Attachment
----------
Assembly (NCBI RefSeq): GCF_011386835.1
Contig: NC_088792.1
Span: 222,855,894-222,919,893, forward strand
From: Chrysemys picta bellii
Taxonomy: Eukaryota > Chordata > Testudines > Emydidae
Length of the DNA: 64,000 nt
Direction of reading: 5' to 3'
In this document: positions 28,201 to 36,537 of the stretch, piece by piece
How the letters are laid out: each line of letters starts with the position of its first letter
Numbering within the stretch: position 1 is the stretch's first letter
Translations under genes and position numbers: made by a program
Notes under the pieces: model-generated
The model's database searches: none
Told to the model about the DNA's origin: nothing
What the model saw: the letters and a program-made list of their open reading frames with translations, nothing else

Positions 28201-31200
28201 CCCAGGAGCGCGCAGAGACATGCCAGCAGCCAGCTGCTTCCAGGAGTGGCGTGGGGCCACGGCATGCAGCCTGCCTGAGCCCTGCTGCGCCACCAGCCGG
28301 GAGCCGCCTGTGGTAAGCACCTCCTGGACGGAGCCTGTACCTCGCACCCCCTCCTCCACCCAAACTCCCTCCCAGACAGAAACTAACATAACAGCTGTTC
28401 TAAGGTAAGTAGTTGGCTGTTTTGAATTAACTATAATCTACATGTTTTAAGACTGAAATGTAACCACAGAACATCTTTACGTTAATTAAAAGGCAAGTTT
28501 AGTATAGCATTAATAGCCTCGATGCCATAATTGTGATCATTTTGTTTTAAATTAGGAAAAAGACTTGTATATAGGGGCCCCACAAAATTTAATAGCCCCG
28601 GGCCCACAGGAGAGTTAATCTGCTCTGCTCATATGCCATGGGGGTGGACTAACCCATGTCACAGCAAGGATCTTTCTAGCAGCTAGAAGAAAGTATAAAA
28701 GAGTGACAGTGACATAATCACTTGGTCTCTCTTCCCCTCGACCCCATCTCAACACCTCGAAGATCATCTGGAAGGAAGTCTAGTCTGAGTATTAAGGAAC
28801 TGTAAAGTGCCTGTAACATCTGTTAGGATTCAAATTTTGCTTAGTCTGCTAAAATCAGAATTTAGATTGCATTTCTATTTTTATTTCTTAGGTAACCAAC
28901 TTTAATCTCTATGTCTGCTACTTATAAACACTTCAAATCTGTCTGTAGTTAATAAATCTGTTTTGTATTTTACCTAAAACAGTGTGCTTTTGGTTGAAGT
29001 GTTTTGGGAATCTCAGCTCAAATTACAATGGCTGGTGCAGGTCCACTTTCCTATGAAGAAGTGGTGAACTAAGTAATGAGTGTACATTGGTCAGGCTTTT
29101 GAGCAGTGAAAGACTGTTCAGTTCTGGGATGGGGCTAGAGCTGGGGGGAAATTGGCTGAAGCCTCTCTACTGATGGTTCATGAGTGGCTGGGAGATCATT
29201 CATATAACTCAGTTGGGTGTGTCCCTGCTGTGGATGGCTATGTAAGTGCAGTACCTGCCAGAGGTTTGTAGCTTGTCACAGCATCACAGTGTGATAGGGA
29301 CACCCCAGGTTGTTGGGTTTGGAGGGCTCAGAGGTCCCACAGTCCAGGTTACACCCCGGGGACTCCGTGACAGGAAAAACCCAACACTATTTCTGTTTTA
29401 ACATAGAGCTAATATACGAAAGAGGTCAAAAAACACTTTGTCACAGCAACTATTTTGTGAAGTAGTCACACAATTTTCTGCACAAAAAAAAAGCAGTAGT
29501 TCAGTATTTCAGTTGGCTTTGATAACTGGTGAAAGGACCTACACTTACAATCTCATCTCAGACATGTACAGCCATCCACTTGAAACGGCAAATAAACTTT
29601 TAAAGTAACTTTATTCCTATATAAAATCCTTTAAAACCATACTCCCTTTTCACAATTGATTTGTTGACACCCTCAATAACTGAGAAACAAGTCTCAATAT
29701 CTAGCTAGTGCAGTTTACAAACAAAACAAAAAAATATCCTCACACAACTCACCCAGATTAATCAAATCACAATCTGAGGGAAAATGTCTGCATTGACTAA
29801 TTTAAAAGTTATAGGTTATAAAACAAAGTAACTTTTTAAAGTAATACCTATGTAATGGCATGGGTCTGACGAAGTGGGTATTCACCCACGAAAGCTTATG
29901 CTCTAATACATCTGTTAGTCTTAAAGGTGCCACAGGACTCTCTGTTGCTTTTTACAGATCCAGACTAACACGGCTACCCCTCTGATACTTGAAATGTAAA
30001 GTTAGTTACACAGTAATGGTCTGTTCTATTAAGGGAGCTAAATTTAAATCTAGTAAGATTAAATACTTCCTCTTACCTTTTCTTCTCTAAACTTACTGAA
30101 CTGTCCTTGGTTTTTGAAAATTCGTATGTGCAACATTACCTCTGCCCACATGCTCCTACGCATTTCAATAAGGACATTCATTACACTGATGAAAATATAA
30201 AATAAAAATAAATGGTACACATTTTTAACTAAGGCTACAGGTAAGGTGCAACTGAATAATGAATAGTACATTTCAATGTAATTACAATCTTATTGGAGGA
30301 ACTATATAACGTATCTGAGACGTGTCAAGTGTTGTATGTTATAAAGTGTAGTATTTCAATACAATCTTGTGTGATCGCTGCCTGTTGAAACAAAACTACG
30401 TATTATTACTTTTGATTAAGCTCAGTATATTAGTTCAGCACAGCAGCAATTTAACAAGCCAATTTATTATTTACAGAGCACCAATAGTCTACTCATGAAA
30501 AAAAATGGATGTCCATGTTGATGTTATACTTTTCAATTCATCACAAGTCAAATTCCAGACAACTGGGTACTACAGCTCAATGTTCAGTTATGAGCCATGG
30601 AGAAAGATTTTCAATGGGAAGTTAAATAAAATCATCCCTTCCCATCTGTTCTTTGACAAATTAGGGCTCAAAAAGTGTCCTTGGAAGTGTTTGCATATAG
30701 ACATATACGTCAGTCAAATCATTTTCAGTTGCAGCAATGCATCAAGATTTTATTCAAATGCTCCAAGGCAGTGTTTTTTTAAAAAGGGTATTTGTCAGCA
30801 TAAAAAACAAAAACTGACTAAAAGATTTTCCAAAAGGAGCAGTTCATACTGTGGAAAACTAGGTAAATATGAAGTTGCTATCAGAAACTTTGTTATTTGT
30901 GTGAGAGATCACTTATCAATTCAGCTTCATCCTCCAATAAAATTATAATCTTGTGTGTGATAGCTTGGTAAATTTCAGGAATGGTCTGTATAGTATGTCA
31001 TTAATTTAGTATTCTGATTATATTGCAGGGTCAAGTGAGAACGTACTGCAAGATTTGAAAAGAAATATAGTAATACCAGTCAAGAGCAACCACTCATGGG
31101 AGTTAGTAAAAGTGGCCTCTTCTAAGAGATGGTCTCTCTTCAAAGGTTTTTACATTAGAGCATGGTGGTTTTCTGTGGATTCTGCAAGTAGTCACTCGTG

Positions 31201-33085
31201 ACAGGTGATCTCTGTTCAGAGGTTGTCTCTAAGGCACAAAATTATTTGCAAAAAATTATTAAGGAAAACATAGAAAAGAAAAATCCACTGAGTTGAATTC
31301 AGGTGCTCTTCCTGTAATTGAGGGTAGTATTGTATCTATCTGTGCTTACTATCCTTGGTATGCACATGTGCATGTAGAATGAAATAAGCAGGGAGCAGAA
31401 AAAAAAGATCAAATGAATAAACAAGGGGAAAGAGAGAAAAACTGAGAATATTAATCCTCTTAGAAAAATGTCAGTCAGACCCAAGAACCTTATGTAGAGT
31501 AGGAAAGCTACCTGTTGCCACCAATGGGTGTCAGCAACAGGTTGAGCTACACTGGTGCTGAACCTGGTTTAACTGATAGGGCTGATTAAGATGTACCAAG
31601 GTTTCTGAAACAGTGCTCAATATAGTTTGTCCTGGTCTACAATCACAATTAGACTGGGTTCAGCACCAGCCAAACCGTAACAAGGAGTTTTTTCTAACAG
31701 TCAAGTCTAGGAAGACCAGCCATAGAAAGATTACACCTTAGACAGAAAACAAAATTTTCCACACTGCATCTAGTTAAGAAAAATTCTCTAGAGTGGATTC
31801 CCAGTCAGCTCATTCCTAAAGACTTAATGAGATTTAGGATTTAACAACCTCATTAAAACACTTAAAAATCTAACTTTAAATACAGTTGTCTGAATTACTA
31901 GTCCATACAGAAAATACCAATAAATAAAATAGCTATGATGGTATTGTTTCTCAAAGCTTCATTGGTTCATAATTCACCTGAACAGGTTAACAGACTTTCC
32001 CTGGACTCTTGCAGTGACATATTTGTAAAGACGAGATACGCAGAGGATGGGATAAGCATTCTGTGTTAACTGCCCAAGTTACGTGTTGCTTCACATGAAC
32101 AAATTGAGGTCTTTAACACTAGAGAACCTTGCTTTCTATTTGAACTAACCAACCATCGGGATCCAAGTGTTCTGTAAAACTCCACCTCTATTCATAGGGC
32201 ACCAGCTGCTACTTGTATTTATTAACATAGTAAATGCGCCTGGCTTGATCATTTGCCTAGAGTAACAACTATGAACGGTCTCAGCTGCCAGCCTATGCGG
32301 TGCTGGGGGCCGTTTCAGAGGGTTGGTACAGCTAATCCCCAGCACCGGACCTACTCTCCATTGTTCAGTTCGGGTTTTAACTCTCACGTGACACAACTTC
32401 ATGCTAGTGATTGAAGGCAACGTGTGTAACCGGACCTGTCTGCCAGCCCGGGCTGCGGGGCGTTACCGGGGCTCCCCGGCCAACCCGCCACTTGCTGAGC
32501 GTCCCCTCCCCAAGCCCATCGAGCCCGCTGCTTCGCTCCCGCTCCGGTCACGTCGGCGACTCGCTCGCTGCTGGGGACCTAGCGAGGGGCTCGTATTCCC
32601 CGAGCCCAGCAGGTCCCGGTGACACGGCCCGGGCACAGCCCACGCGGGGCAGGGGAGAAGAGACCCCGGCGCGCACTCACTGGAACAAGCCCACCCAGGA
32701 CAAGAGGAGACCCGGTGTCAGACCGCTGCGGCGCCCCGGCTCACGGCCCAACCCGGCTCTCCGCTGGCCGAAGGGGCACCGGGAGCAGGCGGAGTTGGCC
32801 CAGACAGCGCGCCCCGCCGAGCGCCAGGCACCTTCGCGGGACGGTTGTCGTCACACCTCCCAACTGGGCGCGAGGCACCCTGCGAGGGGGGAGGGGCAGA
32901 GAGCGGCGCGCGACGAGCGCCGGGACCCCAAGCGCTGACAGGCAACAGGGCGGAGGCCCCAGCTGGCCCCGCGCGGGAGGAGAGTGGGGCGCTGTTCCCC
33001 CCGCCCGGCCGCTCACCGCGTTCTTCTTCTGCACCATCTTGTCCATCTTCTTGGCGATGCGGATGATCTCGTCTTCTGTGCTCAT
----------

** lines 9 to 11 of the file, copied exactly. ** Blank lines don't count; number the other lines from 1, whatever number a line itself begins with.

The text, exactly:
How the letters are laid out: each line of letters starts with the position of its first letter
Numbering within the stretch: position 1 is the stretch's first letter
Translations under genes and position numbers: made by a program